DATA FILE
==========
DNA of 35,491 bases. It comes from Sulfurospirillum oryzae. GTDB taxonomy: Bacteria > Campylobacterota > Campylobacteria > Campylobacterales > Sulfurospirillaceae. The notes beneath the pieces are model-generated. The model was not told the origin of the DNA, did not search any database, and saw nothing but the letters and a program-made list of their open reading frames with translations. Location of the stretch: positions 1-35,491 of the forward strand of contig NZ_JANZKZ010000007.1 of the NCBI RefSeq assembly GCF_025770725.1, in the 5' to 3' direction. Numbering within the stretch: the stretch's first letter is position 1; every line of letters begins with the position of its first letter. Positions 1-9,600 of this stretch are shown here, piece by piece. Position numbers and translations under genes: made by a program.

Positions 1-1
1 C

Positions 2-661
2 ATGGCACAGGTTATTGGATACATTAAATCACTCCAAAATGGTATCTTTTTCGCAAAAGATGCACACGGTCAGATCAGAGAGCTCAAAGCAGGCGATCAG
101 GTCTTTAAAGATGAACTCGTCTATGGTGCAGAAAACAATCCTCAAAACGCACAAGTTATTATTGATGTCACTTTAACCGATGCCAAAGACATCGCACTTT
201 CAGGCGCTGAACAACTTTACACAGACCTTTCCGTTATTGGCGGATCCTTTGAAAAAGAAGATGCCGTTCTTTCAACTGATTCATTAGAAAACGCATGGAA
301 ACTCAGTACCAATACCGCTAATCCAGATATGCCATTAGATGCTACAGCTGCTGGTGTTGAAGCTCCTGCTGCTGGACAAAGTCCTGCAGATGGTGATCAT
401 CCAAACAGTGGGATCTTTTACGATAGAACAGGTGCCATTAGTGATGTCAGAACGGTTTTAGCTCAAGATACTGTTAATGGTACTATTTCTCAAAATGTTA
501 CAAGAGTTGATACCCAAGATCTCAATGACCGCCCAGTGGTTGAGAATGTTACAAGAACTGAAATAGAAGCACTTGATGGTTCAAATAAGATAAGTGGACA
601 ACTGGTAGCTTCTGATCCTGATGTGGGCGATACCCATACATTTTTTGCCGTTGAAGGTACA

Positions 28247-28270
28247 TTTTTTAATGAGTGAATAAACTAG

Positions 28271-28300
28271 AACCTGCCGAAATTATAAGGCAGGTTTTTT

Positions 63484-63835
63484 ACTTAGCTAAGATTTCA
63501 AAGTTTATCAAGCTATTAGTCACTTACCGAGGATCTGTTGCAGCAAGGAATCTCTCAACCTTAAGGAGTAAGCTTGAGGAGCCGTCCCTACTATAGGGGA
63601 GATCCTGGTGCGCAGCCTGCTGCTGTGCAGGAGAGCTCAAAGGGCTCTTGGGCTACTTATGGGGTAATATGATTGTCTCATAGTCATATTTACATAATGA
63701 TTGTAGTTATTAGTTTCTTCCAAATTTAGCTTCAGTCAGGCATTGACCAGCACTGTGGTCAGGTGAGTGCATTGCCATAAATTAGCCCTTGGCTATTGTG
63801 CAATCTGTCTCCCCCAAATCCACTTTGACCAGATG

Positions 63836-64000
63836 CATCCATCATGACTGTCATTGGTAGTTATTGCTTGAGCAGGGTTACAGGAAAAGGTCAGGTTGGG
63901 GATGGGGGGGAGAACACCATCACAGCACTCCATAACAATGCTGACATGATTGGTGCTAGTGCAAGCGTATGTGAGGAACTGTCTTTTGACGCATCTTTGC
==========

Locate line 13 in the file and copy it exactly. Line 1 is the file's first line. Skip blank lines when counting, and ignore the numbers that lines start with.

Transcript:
28247 TTTTTTAATGAGTGAATAAACTAG